Matrix Podcast: Interview with Juliana Friend, PhD Candidate, Anthropology

Juliana Friend

In this podcast, Matrix content curator Julia Sizek interviews Juliana Friend, a PhD candidate in the UC Berkeley Department of Anthropology, whose research focuses on the intersection of technology, privacy, and culture. Her dissertation, “Don’t Click Here! Porn, Privacy, and Digital Dissidence in Senegal,” examines how digital dissidents are transforming the idea of sutura (discretion or modesty), a concept used to describe the appropriate relationship between private and public life in Senegal.

Friend’s research shows how citizenship, subjectivity, and nation are being redefined in online spaces by eHealth activists and women who work with pornographic images. Her dissertation research has been featured in The Conversation, and she was a 2020-2021 Charlotte W. Newcombe fellow. 

The interview focuses on the concept of sutura and Juliana’s research on the topic in Senegal.

Listen to the interview through the link below, or on Apple Podcasts or Google Podcasts.



Matrix Podcast: The Past and Present of Teletherapy

The Distance Cure


In this episode of the Social Science Matrix podcast, Julia Sizek, a Phd candidate in the UC Berkeley Department of Anthropology, interviews UC Berkeley scholars Hannah Zeavin  and Valerie Black about the history and present of teletherapy, which describes all forms of remote therapy, from letter-writing to chatbots. Both researchers study the history and experience of these tools of therapy, which are often assumed to be more impersonal than and inferior to forms of in-person therapy. They discuss the past and present of teletherapy, how the ongoing pandemic has affected mental health care, and the business of artificial intelligence-based therapy.

Valerie Black is a PhD Candidate in anthropology at Berkeley completing her dissertation, “Dehumanizing Care: An Ethnography of Mental Health Artificial Intelligence.” Her multisited dissertation research has been conducted in Silicon Valley at a mental health chatbot company and in Japan at a mental health videogame company. Her research concerns how chatbots and other AI health might reshape our understanding of care and labor. She was recently awarded the Charlotte W. Newcombe Doctoral Dissertation Fellowship to complete her work on her dissertation.

Hannah Zeavin is a Lecturer in the Departments of English and History at Berkeley, and sits on the Executive Committee for the Berkeley Center for New Media.she received her PhD from NYU’s Department of Media, Culture, and Communication in 2018. Her research considers the role of technology in American life. Her book (2021, MIT Press), The Distance Cure: A History of Teletherapy, is a transnational history of mediated and distance therapy, starting with Freud himself. Her second book, Mother’s Little Helpers: Technology in the American Family (MIT Press, 2023), considers the history of techno-parenting in the 20th and 21st centuries.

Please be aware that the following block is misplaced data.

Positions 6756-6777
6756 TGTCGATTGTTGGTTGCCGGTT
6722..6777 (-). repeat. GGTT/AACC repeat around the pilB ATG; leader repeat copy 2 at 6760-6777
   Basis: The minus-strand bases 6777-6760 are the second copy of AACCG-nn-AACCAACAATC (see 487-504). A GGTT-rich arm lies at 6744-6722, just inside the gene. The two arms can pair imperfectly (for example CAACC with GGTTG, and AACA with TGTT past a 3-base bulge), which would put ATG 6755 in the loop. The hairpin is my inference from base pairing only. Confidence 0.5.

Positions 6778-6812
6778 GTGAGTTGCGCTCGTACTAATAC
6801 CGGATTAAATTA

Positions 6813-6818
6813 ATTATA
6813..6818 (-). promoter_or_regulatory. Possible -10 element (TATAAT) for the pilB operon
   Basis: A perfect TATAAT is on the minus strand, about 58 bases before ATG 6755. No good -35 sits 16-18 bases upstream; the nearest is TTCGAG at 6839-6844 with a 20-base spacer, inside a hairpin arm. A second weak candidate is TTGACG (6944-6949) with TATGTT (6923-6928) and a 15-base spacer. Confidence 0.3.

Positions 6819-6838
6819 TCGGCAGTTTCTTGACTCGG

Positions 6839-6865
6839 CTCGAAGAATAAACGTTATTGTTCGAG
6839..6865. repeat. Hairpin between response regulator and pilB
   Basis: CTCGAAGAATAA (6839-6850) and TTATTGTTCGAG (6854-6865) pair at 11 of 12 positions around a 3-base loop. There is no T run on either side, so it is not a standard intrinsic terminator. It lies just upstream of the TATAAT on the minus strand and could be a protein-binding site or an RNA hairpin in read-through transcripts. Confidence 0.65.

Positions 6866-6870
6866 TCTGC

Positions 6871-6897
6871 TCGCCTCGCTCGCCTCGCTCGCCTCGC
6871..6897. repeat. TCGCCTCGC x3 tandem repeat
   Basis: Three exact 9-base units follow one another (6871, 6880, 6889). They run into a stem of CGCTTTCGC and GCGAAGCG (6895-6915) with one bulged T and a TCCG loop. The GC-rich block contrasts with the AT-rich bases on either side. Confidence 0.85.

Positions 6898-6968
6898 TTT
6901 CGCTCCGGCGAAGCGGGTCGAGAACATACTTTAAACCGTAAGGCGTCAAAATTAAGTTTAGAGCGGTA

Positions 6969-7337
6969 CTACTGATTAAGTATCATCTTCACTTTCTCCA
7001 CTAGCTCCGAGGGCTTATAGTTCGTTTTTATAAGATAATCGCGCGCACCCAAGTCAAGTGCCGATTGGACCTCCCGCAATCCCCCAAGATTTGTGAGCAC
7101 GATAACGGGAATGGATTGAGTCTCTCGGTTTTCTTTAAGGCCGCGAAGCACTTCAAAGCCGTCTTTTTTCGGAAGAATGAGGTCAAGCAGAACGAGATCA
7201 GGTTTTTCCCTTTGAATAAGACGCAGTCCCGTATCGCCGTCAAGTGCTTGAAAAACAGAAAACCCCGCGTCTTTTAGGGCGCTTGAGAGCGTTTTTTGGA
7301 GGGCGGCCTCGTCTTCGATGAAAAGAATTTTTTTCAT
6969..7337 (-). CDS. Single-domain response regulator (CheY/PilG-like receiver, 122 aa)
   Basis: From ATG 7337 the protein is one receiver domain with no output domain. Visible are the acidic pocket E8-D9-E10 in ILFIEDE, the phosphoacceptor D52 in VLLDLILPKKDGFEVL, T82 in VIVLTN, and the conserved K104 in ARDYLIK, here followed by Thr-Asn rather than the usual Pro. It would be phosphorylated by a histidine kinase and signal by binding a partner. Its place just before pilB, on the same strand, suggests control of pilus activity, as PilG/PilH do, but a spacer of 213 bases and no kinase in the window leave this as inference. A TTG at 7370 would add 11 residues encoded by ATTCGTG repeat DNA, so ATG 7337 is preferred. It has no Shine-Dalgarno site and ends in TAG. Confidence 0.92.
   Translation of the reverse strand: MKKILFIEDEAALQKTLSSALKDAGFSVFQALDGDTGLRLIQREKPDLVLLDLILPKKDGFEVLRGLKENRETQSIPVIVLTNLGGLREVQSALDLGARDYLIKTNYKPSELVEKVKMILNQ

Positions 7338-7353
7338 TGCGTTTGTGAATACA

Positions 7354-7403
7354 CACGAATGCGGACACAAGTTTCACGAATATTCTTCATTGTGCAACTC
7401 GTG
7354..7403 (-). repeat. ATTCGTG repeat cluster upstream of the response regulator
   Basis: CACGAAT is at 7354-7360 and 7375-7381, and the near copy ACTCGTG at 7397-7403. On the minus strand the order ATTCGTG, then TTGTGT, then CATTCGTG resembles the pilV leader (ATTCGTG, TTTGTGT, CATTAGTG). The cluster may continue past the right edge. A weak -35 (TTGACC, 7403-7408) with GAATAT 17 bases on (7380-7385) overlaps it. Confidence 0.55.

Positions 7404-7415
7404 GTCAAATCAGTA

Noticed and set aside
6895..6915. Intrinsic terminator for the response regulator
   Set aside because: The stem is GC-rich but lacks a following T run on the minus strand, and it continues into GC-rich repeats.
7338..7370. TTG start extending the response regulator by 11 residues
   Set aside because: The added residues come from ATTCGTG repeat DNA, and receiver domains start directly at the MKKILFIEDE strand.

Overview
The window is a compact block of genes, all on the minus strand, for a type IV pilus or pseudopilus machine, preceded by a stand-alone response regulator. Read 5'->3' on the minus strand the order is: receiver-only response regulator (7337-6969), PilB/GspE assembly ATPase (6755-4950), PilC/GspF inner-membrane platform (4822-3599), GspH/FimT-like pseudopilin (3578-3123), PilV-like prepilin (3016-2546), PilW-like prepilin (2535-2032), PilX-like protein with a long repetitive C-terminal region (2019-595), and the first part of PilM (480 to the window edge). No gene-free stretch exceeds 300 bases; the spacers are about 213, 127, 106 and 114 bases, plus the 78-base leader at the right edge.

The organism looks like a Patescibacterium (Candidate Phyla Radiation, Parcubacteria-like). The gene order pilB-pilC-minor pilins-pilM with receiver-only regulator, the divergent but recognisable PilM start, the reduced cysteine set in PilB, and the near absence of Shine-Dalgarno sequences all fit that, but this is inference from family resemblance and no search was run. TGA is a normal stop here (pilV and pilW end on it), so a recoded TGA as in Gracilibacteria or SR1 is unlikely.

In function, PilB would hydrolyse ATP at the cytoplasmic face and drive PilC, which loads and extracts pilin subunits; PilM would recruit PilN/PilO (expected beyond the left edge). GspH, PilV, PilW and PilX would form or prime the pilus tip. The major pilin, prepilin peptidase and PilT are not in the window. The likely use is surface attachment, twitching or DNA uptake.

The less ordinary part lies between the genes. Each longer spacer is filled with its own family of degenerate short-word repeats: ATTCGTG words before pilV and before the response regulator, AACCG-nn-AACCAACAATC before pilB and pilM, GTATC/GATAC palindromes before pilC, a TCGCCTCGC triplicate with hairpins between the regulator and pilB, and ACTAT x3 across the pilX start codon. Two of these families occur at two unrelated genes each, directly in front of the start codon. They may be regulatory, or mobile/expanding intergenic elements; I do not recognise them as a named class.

Produced by the University of California, Berkeley’s Social Science Matrix, the Matrix Podcast features interviews with scholars from across the UC Berkeley campus. Stream the episode above, or listen and subscribe on Apple Podcasts or Google Podcasts.


A Photographic Interview: Kaily Heitz on Black Oakland

Kaily Heitz

Kaily Heitz, who earned her PhD from the UC Berkeley Department of Geography in 2021, studies how concepts of Blackness and Black culture are deployed in the making and marketing of Oakland, California. Her dissertation, entitled “Oakland is a Vibe: Blackness, Cultural Framings and Emancipations of The Town,” draws on Black feminist geographies and media studies to understand contemporary conflicts over gentrification in “The Town.”

A paper based on this research, Sunflower’s Oakland: The Black Geographic Image as a Site of Reclamation, was published by Antipode, and was awarded the 2020 Clyde Woods Black Geographies Specialty Group Graduate Student Paper Award. Dr. Heitz has worked with Matrix Research Teams in the past, including the Berkeley Black Geographies team. Her research practice involves ethnographic research with United Roots/ Youth Impact Hub, Eastside Arts Alliance, the Black Cultural Zone, and the Business Association of the Black Arts Movement and Business District (BAMBD), archival research, and analysis of public art in and around Oakland. 

This interview by Julia Sizek, a PhD candidate in the UC Berkeley Department of Anthropology, revolves around images from Kaily’s work that help reveal the arguments of her work.


Chamber of Commerce
Oakland Chamber of Commerce brochure (circa 1991-1999)

Q: In your dissertation, you track how Oakland has evolved from being, as Gertrude Stein described it, a place with no “there there,” an idea encapsulated in this circa 1995 image from the Chamber of Commerce, to the right. How was Oakland viewed in contrast to the other cities of the Bay Area? How did you decide to start researching Oakland? 

I became a geographer because of the way I’ve always been interested in how people form attachments to place, and how these feelings, actions,  and attachments also operate through the racialized body, communities,  and a sense of place. [Author’s note: racialization here refers to the way that the phenotype and characteristics of people and the spaces they occupy are categorized according to the social construction of race.] The almost palpable sentiment present in and about Oakland, alongside the nomenclature of it being a Black city, was naturally very interesting to me. In terms of tourism and business, Oakland has long been overshadowed by San Francisco, and overlooked by the residential market in favor of the suburbs. So, given the emphasis that people have put on what the city lacks, I was interested in the fact that I loved Oakland, and I was very curious about why I loved it and why others around me – newcomers and locals alike – did as well. This story about the difficult ways that people love and struggle with The Town captured me, and is also part of what marketers are trying to capture when they promote Oakland’s vibe.